While white is a go-to hue, there are endless color variations, some with warm tones and some with cool tones. For those looking for something a little less obvious, try a shade warmer, like a cream or antique white.

Rich, Dark Hues

Powder room with dark paint color
Photo: Joyelle West.

In choosing paint colors for small spaces, don’t discount dark shades like a rich navy blue or deep forest green. It may seem counterintuitive, but rich, dark hues like jewel tones and slate greys can provide the illusion of shadow, which can subsequently offer a greater sense of depth in a space. Deep, dark colors can also serve up intrigue or add a little drama to a space, like a powder room. This mercurial grey from our Wellesley New Traditional project is one of our favorite saturated shades.

How Light Affects Color 

When choosing paint colors, it is important to take into consideration how colors will render at different times of day, and how they will live among different types of lighting solutions. Both natural and artificial light sources can impact perception of a shade, so understanding how a color will appear in different lighting permutations is important to know before you start priming.

Natural Light Sources

Sunny breakfast nook with light paint color and abundant natural light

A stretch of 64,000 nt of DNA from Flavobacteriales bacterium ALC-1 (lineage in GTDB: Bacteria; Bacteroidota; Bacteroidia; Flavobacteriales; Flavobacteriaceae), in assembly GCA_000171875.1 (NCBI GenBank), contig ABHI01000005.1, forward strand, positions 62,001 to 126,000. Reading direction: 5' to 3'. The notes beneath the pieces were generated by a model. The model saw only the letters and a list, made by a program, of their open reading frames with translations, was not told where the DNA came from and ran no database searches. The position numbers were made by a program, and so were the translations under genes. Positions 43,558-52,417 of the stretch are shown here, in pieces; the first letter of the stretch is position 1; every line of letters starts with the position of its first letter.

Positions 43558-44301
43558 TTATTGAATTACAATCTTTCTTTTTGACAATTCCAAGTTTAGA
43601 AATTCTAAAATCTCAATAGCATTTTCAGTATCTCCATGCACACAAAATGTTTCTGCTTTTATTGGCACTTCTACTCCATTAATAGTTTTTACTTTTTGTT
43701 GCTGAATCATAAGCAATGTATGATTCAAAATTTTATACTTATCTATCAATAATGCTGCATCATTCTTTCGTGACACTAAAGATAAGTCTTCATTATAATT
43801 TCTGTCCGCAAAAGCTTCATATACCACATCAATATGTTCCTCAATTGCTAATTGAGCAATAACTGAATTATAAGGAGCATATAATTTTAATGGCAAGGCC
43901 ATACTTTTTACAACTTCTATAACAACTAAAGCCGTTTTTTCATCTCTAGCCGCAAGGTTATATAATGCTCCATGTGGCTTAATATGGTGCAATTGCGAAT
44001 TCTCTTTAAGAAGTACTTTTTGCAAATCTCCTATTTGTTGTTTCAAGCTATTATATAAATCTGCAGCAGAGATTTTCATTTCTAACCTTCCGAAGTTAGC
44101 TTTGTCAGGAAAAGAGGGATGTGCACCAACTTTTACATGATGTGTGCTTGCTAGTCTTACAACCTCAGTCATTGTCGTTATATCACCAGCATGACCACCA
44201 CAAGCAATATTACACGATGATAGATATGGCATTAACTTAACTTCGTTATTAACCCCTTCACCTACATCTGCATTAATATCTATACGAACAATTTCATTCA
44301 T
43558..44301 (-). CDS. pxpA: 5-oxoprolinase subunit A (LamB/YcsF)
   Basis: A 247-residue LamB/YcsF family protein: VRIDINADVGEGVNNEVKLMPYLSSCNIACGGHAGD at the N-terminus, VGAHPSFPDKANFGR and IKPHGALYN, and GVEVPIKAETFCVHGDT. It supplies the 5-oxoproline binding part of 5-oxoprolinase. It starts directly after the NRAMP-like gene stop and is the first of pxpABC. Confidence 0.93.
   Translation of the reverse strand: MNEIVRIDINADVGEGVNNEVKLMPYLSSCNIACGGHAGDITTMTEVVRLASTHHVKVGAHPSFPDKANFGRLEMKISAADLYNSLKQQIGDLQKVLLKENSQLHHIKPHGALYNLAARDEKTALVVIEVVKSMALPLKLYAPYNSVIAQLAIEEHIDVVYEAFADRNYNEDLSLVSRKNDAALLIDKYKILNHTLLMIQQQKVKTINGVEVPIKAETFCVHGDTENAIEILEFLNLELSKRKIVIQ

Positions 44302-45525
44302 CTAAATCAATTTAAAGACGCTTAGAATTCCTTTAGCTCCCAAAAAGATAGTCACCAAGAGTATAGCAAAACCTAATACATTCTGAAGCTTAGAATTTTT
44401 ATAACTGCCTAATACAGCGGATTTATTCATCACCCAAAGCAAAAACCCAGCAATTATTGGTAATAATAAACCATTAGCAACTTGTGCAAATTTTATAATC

In choosing paint colors for rooms with lots of natural light, like a kitchen, it’s important to bear all light sources in mind. Natural light sources — like sunlight from a window — will change dramatically over the course of a day. Consider how your color choice will look against strong early morning light or in late-afternoon glow.

Artificial Light Sources

The effect of artificial light sources (recessed lighting, sconces, lamps, etc.) on paint color will also change depending on the type of bulb you choose. Incandescent bulbs, for example, will offer far greater warmth than a standard LED (light-emitting diode) bulb, though you can purchase warmer or cooler LEDs. Other types of bulbs include fluorescents, halogens, and compact-fluorescent lights (CFLs), each offering a different effect on color perception.